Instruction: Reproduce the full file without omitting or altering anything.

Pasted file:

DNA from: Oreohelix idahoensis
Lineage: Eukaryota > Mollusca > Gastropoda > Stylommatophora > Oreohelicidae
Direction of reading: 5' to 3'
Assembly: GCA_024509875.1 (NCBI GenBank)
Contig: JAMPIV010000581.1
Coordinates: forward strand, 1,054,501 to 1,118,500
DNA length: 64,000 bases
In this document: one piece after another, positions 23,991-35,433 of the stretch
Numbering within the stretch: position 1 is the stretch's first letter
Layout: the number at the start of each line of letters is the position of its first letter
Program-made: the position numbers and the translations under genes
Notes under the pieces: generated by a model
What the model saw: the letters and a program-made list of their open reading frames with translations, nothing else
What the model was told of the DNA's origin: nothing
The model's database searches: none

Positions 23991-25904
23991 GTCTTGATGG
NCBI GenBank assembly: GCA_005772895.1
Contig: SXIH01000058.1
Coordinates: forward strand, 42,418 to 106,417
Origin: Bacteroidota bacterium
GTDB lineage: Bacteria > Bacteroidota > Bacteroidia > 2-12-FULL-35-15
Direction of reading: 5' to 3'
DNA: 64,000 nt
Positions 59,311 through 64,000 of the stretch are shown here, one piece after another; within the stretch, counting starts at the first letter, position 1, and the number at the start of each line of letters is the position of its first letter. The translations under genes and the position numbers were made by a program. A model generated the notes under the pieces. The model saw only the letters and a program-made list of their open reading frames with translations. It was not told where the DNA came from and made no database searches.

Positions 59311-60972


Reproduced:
DNA from: Oreohelix idahoensis
Lineage: Eukaryota > Mollusca > Gastropoda > Stylommatophora > Oreohelicidae
Direction of reading: 5' to 3'
Assembly: GCA_024509875.1 (NCBI GenBank)
Contig: JAMPIV010000581.1
Coordinates: forward strand, 1,054,501 to 1,118,500
DNA length: 64,000 bases
In this document: one piece after another, positions 23,991-35,433 of the stretch
Numbering within the stretch: position 1 is the stretch's first letter
Layout: the number at the start of each line of letters is the position of its first letter
Program-made: the position numbers and the translations under genes
Notes under the pieces: generated by a model
What the model saw: the letters and a program-made list of their open reading frames with translations, nothing else
What the model was told of the DNA's origin: nothing
The model's database searches: none

Positions 23991-25904
23991 GTCTTGATGG
NCBI GenBank assembly: GCA_005772895.1
Contig: SXIH01000058.1
Coordinates: forward strand, 42,418 to 106,417
Origin: Bacteroidota bacterium
GTDB lineage: Bacteria > Bacteroidota > Bacteroidia > 2-12-FULL-35-15
Direction of reading: 5' to 3'
DNA: 64,000 nt
Positions 59,311 through 64,000 of the stretch are shown here, one piece after another; within the stretch, counting starts at the first letter, position 1, and the number at the start of each line of letters is the position of its first letter. The translations under genes and the position numbers were made by a program. A model generated the notes under the pieces. The model saw only the letters and a program-made list of their open reading frames with translations. It was not told where the DNA came from and made no database searches.

Positions 59311-60972